Kestrel 200SCi/Ultegra

[Jul 24, 2013]
El Lobo
Recreational Rider


Light weight & strong. Geometry. Slippery fast compared to Supersix HM. Quiet and smooth. Ride comfort on long-range efforts. Well designed. Increased impact resistance of Ballistec carbon fibre. Nice white/black painted finish.


BB not as stiff as Supersix Hi-Mod.
Too much bike for inexperienced or older riders.

My opinion of the 2012 Evo 2, Hi Mod. Sram Red.
It does everything you could possibly want out of a hi-end carbon race bike, at a reasonable price. Having extensively ridden both the S6 HM & the EVO, they are similar, but not the same bikes.
When pedalling, the EVO feels noticeably lighter underneath you and, easier in required control efforts. Its' tube sizes are noticeably smaller in dia. The top tube is 'narrowed' at the centre for additional knee clearance while pedalling in the drops. Steering response is precise, and more 'flickable' in all manouvres. No noticeable loss in HT stiffness compared to S6 HM under strong efforts.
A major difference between the two, is that the EVO 'is' deceptively fast, whilst feeling comfortable at the same time. It mutes most road vibration, making it feel 'quiet' [or slow]. On bumpy descents it's noticeably faster and easier on the body than S6 or earlier Madones. If you're not an experienced or confident bike handler, you'll be holding it back. The flattened chain stays dramatically reduce fore & aft 'pitching' on bumpy descents or other road corrugations. On this type of descent, the Evo won't smash its' chain against the r/h stay, where others do. It allows the rider to descend more confidently, as your head, fore-arms and lower body are not being battered, allowing focus on the road ahead.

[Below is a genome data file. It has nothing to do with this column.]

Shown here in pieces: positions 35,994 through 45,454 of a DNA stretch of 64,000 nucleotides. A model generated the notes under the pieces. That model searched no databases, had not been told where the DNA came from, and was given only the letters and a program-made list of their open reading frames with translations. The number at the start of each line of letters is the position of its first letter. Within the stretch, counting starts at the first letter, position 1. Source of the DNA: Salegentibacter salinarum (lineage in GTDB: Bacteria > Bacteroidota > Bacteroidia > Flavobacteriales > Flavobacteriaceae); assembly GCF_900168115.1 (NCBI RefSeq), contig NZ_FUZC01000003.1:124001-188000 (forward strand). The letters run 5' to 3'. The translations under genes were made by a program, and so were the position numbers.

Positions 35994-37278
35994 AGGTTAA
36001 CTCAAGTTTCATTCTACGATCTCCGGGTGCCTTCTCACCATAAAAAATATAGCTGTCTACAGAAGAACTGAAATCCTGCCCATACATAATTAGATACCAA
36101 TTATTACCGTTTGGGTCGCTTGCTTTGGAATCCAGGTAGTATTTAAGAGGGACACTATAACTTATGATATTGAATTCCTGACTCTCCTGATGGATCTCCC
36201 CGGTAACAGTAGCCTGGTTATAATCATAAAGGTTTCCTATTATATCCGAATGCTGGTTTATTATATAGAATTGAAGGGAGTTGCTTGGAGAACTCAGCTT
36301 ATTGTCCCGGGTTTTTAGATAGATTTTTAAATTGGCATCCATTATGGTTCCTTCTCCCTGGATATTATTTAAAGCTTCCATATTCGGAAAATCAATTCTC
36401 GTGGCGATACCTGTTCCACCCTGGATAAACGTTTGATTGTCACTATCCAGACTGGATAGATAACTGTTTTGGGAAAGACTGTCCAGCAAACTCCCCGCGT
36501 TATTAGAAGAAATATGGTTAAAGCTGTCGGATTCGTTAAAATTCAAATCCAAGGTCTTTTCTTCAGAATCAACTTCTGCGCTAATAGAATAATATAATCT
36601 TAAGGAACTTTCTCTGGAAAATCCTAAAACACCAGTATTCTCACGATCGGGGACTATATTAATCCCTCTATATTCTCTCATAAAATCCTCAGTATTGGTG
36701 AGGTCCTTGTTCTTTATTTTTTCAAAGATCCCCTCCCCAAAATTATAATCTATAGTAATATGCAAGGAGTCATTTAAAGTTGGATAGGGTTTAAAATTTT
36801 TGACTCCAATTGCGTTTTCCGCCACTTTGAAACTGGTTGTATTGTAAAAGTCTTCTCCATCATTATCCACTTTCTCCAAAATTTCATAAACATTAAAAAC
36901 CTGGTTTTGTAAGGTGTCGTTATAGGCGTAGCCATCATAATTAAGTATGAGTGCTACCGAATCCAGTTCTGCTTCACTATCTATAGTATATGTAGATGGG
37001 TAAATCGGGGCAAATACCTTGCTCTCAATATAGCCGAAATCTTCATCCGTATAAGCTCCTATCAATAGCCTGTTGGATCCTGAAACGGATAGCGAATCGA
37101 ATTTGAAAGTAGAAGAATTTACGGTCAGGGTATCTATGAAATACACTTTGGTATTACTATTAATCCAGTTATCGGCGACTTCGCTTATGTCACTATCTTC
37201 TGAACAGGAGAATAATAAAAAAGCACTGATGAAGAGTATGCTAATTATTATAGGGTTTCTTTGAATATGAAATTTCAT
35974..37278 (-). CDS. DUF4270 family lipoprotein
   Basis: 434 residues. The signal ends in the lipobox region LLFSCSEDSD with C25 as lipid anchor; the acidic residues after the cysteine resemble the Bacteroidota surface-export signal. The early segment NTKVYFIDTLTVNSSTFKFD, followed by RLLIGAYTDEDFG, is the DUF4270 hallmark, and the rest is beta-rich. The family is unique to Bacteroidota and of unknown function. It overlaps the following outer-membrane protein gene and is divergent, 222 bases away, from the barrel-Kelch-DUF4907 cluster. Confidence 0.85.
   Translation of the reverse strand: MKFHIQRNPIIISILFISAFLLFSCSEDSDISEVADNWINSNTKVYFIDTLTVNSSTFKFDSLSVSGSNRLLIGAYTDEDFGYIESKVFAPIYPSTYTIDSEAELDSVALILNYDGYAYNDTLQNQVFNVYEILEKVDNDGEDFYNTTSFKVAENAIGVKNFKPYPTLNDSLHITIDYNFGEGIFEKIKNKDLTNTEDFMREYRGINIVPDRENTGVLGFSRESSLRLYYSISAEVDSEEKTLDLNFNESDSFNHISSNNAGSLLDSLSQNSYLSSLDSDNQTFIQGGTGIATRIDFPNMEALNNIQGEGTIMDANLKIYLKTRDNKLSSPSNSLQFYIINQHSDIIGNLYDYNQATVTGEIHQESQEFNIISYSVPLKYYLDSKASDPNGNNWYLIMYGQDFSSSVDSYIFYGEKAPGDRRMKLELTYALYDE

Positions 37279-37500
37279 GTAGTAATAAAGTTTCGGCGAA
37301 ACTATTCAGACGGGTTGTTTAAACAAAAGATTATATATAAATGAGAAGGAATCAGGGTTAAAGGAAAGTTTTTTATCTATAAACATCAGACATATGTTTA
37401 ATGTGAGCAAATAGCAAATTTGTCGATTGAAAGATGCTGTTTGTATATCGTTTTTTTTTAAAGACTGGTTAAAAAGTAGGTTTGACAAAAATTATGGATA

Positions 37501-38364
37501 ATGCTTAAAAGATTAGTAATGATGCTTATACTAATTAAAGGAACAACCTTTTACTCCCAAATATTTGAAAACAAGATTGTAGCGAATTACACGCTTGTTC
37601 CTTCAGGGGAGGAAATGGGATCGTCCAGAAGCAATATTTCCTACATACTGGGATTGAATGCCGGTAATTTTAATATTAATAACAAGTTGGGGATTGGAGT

When going solo, it easily holds speed on the flats, mixes well in a buch ride, or dares you to go in a break, when the legs are feeling good. Climbing isn't a problem on the Evo. If you're up for it on a steep section against your mates, it'll deliver you to the top. It climbs better in the saddle than S6, on long steady gradients due to lower overall weight and better road surface/bump absorbtion.
Standing climbing, the save stays feel different to S6's rigid rectangular design, with no noticeable loss in drive or accelleration. It feels nimble.
On rough or corrugated road sections, its 'hammer-time'. No need to back off here. In fact, purposely lead competitors behind you, through it. The dampening is a no-gimmick weapon in the EVO's arsenal. The SAVE chain stays make the rear tyre feel as though it has increased road holding over the S6.
I'm of the opinion that it's a bike for Club racers, climbers, weight weenies, and agressive Rec. riders. It's performance envelope would be unappreciated by infrequent or inexperienced riders. The Evo 2 HM with standard Ksyrium Elites, is an insanely light 6.82 kg inc. pedals. There is NO real benefit going any lighter.
At 1500 gms, Ksyrium Elites are dependable, and i've out climbed guys on more expensive set ups.
SRAM RED 'Black' provides pro-level group set performance. FSA SL-K bars, stem and post do the business well. Fizik Antares should suit most butts.
The EVO is the ultimate sportive bike to take on the 3 Peaks or le Etape du Tour cycling holiday.
A 'wrap-up comparison' between the S6 HM & EVO is; The EVO is a well dampened, user friendly F1 car, while the S6 HM is a stiff riding Porsche GT3. You decide, what kind of rider you are.
Ideal wheel up-grade would be either Mavic Cosmic Carbone Ultimate tubular, Mavic 40C carbon clincher or Zipp 202.
My opinion would be that the regular carbon frameset offered on lower models, may be of a disappointment to the serious rider.

Similar Products Used:

2011 Supersix HM 2